Methanol Toxicity Medication

Updated: Nov 05, 2018
  • Author: Kalyani Korabathina, MD; Chief Editor: Tarakad S Ramachandran, MBBS, MBA, MPH, FAAN, FACP, FAHA, FRCP, FRCPC, FRS, LRCP, MRCP, MRCS  more...
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Medication Summary

Ethanol and fomepizole can be administered to delay methanol metabolism until the methanol is eliminated from the patient’s system (either naturally or with dialysis). These antidotes work via competitive inhibition; ethanol and fomepizole are metabolized by ADH, just as methanol is, but the enzyme has a higher affinity for both antidotes than it does for methanol. For example, the affinity of ADH for ethanol is 10-20 times greater than it is for methanol. The use of fomepizole is limited because of its high cost and lack of availability. [10]


Antidotes, Other

Class Summary

These agents inhibit the toxic effects of methanol via competitive inhibition.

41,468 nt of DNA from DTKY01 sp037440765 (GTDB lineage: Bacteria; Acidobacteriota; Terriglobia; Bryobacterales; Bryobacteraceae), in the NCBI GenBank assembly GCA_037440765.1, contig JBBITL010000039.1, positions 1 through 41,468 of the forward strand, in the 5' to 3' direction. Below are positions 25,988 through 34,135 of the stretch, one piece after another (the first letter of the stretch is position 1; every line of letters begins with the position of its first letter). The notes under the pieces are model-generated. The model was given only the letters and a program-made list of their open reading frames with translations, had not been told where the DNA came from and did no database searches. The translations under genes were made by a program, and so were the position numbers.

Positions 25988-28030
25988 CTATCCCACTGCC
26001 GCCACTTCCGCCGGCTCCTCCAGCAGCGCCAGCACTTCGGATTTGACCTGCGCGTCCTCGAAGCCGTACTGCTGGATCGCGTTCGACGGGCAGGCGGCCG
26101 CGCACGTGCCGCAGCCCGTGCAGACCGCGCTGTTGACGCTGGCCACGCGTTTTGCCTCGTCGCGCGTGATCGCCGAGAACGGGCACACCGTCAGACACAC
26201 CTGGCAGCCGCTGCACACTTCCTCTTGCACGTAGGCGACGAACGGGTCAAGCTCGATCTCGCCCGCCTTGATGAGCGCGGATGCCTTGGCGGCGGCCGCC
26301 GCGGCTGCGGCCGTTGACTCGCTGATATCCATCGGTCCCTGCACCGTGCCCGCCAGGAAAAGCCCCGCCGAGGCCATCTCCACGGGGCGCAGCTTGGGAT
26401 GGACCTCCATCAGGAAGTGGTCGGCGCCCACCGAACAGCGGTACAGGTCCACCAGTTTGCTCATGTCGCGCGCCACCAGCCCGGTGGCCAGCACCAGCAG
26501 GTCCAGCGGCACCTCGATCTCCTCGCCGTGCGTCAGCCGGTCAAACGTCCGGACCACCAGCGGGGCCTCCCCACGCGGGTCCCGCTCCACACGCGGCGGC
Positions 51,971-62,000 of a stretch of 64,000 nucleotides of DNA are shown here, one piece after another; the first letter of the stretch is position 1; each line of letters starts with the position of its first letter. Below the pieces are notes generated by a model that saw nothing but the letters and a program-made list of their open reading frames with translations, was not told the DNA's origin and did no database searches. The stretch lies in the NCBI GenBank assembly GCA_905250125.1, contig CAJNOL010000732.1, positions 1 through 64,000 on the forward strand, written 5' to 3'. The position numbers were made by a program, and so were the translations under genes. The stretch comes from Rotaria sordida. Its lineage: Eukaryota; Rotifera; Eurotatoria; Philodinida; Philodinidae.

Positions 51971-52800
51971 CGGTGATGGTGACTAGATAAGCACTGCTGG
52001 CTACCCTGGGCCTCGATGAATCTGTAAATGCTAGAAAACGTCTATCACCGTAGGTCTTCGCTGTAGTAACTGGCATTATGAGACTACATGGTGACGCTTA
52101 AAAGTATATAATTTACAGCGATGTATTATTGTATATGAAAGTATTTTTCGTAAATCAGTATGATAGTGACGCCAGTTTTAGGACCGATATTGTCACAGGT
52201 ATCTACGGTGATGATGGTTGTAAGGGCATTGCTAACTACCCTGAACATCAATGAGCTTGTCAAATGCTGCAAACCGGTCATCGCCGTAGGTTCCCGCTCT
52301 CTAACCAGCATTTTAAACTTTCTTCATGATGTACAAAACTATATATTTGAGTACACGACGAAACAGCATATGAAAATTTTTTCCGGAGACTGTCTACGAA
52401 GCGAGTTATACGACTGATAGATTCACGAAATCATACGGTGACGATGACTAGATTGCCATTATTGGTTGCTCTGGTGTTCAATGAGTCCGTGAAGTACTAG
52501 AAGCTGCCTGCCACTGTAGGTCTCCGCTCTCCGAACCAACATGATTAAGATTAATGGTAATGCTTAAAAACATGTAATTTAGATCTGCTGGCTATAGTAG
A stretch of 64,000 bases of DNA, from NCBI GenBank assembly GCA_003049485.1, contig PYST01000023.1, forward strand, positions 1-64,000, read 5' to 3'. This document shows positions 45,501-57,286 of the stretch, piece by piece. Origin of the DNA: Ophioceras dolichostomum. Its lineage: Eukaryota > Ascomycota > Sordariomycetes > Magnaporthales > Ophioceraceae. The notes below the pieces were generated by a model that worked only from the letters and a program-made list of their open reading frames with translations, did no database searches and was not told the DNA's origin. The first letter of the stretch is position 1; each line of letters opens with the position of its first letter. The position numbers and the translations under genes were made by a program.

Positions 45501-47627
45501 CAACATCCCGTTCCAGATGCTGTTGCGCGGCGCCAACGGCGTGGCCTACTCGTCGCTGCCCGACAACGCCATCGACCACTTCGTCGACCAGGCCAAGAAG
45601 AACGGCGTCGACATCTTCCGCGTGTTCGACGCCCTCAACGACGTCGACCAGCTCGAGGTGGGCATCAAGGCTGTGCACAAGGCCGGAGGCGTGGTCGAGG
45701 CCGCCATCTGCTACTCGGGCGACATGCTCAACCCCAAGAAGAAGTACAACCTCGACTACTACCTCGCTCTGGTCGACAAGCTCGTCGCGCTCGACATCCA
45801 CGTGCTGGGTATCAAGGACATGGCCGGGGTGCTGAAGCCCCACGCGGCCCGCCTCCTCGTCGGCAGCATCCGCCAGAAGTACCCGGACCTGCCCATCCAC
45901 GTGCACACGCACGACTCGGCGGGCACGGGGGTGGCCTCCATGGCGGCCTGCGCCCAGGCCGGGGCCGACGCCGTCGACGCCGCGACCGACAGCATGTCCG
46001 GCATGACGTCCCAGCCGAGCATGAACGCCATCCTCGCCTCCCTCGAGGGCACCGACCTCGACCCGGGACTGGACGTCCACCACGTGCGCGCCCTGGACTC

Ethanol is believed to compete with methanol for ADH, thus preventing metabolism of methanol to its toxic by-products. ADH has a 10- to 20-fold greater affinity for ethanol than for methanol. By slowing the degradation of methanol, ethanol is assumed to prevent the accumulation of high levels of formic acid.

The goal of ethanol therapy is to achieve an ethanol blood concentration of 100 mg/dL. At this level, ethanol is thought to become a competitive substrate for ADH and to be sufficient to block methanol metabolism.

Fomepizole/4-methylpyrazole (Antizol)

Fomepizole acts similarly to ethanol. It is a stronger competitive inhibitor of ADH and, in addition, does not cause hypoglycemia or sedation. Fomepizole is relatively easier to administer than ethanol. It does not require monitoring of serum concentrations.